its needs and gaps. This paper explains how the administration and Congress can work with APHSA and its members to improve overall health outcomes and achieve efficiencies through an integrated service delivery model. Ø Ø Federal Partner Engagement: facilitated members’ input and coordinated the Social Security Administration (SSA) and the Center for Medicaid and Medicare Services (CMS) efforts to sign a historic agreement that streamlines data sharing with states and enables more integrated eligibility processes for Medicaid, SNAP and TANF beneficiaries. Specifically, eligible state Medicaid agencies will be permitted and encouraged to use SSA data that they obtain via the CMS Federal Data Services Hub for determining eligibility for SNAP and TANF applicants when making Medicaid eligibility determinations. Ø Ø Federal Partner Engagement: after extensive member engagement, provided comments to HHS and USDA on the Managed Care Final Rule sub-regulatory guidance. Ø Ø Federal Partner Engagement: working with the APHSA Leadership Council and building from the guiding principles and priorities laid out in the National Collaborative position paper: Promoting Greater Health and Well-Being , provided input and comments and submitted letters to Congress on the multiple health care reform efforts. Ø Ø Federal Partner Engagement: met with representatives from the Division of Data and Improvement within ACF’s Office of Planning, Research and Evaluation, to obtain a better understanding of their priorities under the new Administration. ACF shared that there is still a focus on the National Information Exchange Model (NIEM) and agile approaches to system development across ACF. Also, met with representatives from Health Resources and Service Administration, to discuss their priorities and where APHSA can connect on projects and initiatives. BUILD BUILDING CAPACITY AND EXPERTISE Ø Ø Member and Partner Engagement: for the third year in a row, the National Collaborative has sponsored an Analytics Committee comprised of subject-matter experts from around the
country. Committee participation was high, resulting in three separate work groups: Data Management & Proven Data Governance Practices, Privacy & Confidentiality Impact on Data Sharing and Predictive Analytics & Modeling. The work of the committee has resulted in various compendia, practical tools, use cases, case studies and summaries, and is available through an online Guide to Data Management, Privacy & Confidentiality and Predictive Analytics (http://aphsa.org/content/ APHSA/en/pathways/NWI/NCAC3.html) . The work was initially presented at the Medicaid Enterprise Systems Conference in Baltimore, MD, and the final product showcased at the 2017 APHSA ISM conference. Ø Ø Webinars: in partnership with our Industry Partners, provided multiple learning opportunities about state care coordination and integration, leveraging social services in value-based purchasing, state development of Comprehensive Child Welfare Information System, and more. Ø Ø Federal Partner Engagement: a time-limited task force was convened, composed of subject matter experts from around the country, to submit comments on the HHS proposed Healthy People 2030 framework. Ø Ø Member and Partner Engagement: National Collaborative members and staff presented at and participated in several H/HS conferences and summits throughout the year including: Health Care Education Associates’ Medicaid Managed Care Leadership Summit, Medicaid Enterprise Systems Conference, Governing’s H/HS Policy Breakfast, National Association of State Chief Information Officers Mid-Year Conference and the Association of State and Territorial Health Officials Integration Forum. CONNECT MEMBER ENGAGEMENT AND LEARNING Ø Ø Federal Partner Engagement: APHSA continues to facilitate Community of Excellence (CoE) calls with several federal partners. The calls explored new opportunities for states through the SSA & CMS Data Sharing Agreement, allowing state Medicaid agencies to share SSA data verified by the CMS Hub with their SNAP & TANF programs. SSA & CMS recently began phasing in different states to modify their data feeds and processes. The CoE heard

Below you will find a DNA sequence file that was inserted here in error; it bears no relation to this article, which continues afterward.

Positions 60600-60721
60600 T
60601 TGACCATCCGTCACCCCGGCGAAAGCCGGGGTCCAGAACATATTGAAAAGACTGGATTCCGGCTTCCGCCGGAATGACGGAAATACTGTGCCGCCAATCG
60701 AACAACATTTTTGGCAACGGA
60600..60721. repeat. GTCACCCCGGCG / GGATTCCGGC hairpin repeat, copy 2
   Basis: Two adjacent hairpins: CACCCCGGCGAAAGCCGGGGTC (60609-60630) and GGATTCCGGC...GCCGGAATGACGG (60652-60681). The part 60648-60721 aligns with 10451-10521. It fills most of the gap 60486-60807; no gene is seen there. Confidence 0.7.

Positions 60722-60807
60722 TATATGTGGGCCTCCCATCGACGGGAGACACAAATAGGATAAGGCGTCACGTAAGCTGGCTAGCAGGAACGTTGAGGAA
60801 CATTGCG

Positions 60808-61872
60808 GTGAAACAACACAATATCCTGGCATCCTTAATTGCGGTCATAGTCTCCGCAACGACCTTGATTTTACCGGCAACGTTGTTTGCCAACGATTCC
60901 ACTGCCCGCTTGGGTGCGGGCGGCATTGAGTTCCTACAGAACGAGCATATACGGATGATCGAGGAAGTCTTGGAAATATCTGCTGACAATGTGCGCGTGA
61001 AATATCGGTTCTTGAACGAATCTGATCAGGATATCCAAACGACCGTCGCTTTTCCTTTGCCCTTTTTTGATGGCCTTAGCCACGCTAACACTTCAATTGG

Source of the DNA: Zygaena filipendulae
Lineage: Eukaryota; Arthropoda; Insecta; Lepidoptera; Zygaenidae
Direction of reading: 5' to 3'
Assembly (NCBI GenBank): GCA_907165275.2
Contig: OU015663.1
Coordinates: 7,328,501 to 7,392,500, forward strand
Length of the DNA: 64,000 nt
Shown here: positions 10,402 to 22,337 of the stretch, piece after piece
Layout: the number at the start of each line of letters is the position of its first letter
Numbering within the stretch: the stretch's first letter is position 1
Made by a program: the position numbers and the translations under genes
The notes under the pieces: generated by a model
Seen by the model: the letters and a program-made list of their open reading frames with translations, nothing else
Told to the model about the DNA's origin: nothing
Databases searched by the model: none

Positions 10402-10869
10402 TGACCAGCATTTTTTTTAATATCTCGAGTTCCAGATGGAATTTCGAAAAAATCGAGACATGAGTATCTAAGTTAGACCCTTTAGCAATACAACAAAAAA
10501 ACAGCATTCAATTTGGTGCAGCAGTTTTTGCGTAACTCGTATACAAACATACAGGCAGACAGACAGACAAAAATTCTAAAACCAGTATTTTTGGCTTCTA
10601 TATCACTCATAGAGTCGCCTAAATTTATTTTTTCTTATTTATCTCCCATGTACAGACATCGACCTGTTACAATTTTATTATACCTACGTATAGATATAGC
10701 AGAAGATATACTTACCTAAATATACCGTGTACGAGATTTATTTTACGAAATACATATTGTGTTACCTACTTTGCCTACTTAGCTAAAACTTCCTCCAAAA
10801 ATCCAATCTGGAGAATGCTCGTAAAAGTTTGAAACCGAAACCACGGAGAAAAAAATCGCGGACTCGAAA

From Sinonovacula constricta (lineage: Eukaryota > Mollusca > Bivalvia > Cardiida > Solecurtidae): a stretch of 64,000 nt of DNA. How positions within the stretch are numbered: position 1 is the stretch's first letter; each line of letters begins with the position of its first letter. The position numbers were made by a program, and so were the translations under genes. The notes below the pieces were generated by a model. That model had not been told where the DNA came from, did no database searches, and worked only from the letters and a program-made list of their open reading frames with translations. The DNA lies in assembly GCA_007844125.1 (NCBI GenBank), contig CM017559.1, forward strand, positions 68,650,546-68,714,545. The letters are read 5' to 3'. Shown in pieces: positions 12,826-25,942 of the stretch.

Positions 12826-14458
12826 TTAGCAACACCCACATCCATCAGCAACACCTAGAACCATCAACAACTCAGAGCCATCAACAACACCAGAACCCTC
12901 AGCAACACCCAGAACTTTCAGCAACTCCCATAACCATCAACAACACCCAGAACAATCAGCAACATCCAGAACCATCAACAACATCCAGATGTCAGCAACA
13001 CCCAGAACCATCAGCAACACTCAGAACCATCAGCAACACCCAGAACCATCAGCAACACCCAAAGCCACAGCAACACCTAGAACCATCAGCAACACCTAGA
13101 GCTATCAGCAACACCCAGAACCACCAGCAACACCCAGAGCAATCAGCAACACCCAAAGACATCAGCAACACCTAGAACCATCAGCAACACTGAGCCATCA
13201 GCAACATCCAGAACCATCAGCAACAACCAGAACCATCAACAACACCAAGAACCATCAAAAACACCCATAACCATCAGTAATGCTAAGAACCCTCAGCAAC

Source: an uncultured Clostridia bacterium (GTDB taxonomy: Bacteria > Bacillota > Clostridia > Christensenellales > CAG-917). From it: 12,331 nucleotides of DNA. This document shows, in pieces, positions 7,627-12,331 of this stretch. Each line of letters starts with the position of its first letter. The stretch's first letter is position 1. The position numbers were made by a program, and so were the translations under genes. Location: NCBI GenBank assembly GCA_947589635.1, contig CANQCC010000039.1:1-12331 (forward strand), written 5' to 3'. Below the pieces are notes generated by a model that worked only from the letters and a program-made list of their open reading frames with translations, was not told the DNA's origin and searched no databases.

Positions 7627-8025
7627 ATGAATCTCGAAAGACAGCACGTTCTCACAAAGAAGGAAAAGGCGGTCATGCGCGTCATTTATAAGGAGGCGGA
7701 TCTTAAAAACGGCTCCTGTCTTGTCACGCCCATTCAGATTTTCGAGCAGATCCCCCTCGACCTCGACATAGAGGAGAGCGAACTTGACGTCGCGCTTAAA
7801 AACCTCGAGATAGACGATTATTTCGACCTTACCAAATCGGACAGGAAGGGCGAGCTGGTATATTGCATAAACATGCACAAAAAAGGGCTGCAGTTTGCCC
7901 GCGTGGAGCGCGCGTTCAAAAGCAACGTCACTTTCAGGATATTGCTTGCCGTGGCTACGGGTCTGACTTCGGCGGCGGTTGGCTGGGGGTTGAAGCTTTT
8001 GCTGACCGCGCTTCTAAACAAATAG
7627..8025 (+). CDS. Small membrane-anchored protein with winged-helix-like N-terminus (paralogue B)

the Idaho Department of Health and Welfare and the North Carolina Department of Social Services shared how they designed, tested and implemented their WSS supports and shared advice and best practices with other states undertaking this work. Ø Ø Public/Private Collaboration: each year, the National Collaborative team meets with the industry partners who support the National Collaborative to understand better what the private sector is experiencing when working with states and localities on H/HS integration efforts. These interviews help APHSA and the National Collaborative learn about national trends around horizontal integration and inform membership as to what initiatives are proving successful and how to potentially implement similar programs in their agency. MEMBER SUCCESS MOVING FROM THE INTEGRATIVE TO THE GENERATIVE BUSINESS MODEL: IMPROVING ACCESS TO HEALTHCARE AND MOVING FAMILIES FROM SURVIVING TO THRIVING Hennepin Health is an accountable care organization (ACO) serving complex Medicaid enrollees in Minneapolis, MN, and surrounding communities. Through its county-operated health plan, Hennepin County assumes the fully-capitated risk for a subset of the geography’s Medicaid enrollees. Within this Medicaid managed care structure, Hennepin Health has created a defined provider network that is linked to a shared electronic health record, a risk- sharing funding arrangement and a collaborative governance structure. Bringing together a county- operated managed care organization, hospitals and clinics, and human services and public health functions, Hennepin Health aims to reduce avoidable acute care and capture those savings to improve the local delivery system. Hennepin Health’s members are disproportionately impacted by the social determinants of health. At any given time, nearly one-third of their members are unstably housed, and the majority are eligible for Medicaid under the Affordable Care Act’s Medicaid expansion. These individuals are disproportionately men of color, affected by mental health and chemical dependency, and involved in the justice and corrections systems. Through intensive care coordination and the integration of social services with the delivery of healthcare, Hennepin Health has been able to improve health outcomes and drive 11